A young woman, her mother and brother left Austria for Milan, Italy, on May 20, 1939, shortly after Hitler annexed their homeland to the Third Reich in 1938. This was their first stop on the way to the United States. At the time, the young woman, who would in time become my mother, was 23, and she had completed a degree in Romance languages at the University of Vienna. Thanks to her proficiency with languages other than her native German, the three found refuge in Italy, where they spent two years before moving to Paris, and then to London. There, a brother of her mother helped them find eventual transportation to New York.

At Ellis Island, they were given a few choices for a place to live. These were brought to their attention by a national resettlement organization, the Hebrew Immigrant Aid Society . HIAS, both then and now, quietly, effectively and efficiently provides a bridge, a helping hand, to immigrants of all faiths, from all lands, in need of a simple gesture of understanding.

HIAS offered transportation to any place west of the Hudson River. My mother’s family chose Peoria, Illinois. In later years, friends wondered why they picked Peoria over more bustling American big cities. There was a reason. My mother would say that she had learned while in school in Austria that Peoria was an important city in America’s “breadbasket,” a vast region of the Midwest that was vital to the country’s agriculture. Another version, equally plausible, was my mother, teasing, said that to her Viennese ear, “Peoria” had a musical ring to it so it must be a good choice.

Thanks to the humane generosity of Peoria natives, they were welcomed there and flourished. The person who would become my mother earned another baccalaureate degree at Bradley University while doing housework at the homes of wonderful Peoria citizens. Her brother brought his technical training to good use by employment at the Caterpillar Tractor Corp. Their dog (the first of several dachshunds in my family) thrived, as did my grandmother.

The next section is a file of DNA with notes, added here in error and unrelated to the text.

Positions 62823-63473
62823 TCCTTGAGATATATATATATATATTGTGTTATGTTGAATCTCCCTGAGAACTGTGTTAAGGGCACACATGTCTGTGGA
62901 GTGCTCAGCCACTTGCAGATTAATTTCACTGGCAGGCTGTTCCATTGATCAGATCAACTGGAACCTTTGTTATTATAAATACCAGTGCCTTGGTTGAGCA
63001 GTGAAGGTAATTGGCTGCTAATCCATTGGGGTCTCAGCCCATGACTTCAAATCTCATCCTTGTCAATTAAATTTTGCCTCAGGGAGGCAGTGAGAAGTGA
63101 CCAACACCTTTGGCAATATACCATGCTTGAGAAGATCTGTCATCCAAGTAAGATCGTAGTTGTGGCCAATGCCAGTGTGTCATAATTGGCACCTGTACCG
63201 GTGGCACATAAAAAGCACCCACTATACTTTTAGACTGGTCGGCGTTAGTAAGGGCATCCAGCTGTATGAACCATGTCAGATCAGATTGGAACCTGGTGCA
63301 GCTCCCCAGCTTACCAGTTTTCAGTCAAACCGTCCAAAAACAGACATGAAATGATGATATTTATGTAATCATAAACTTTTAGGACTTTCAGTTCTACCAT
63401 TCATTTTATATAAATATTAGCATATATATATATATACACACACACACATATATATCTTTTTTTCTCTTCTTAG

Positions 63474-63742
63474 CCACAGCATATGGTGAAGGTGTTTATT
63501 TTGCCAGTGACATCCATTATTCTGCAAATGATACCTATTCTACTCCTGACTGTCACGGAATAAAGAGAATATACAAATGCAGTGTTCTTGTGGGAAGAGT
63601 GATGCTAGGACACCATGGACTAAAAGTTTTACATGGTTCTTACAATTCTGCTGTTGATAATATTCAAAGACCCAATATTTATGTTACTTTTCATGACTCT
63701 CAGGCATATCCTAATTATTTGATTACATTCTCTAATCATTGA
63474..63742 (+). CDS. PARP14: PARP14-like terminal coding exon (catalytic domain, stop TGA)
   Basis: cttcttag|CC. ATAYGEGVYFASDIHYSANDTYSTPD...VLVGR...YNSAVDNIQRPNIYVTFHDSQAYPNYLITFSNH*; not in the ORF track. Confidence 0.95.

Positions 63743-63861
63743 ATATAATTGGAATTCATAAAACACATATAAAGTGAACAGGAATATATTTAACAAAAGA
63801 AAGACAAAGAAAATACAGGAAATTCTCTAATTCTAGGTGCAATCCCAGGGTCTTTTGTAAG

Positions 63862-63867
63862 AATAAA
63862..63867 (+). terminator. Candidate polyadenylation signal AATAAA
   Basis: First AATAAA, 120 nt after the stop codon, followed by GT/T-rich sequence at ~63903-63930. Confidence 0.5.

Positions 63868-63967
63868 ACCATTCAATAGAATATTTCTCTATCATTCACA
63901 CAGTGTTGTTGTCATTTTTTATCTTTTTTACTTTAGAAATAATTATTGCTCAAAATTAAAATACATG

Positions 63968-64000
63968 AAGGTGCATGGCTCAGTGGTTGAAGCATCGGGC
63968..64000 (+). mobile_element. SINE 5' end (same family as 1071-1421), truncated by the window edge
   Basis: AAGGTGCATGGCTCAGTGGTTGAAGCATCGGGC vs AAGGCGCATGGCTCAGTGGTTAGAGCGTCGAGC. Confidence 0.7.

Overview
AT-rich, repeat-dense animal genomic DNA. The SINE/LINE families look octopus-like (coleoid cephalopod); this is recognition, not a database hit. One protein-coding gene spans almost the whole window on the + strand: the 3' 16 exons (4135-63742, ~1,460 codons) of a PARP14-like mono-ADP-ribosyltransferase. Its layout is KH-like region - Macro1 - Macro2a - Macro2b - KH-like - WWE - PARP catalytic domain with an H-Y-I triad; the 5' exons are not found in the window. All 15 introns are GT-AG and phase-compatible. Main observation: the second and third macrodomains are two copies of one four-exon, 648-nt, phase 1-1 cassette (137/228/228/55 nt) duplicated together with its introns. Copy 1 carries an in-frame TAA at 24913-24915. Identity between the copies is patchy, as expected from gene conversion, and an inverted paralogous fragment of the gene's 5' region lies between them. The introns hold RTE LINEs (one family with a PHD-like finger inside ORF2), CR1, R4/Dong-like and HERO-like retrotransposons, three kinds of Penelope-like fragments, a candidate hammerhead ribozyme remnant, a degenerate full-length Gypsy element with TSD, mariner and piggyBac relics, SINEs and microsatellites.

Two years after arriving in Peoria, my grandmother was invited to speak on a Peoria radio station on the eve of her becoming an American citizen. Her spoken English was not refined, and she therefore wrote out her remarks. A page or two have been lost over time. In any event, she delivered them after the station had played a recording of Beethoven’s Ninth Symphony.

The spirit of joy in what America had become —  the joy she found in the music of her Vienna soulmate Beethoven — is at the heart of the pages that have survived. We are a nation of immigrants, many of whom have fled unimaginably inhumane conditions to bravely come to our land of plenty and contribute to the building of our country. The generations on both sides of my family who settled in America were eternally grateful for the opportunity to live productive lives.

In this season of the Fourth of July, it is appropriate to look back to a time when immigrants found in America a dream come true. Regardless of where one is on today’s political spectrum, we would not be here unless an earlier generation made the great journey from far off lands to our shores.

May they inspire all of us on July 4, 2020.

Ted Tarkow is a Columbia resident.


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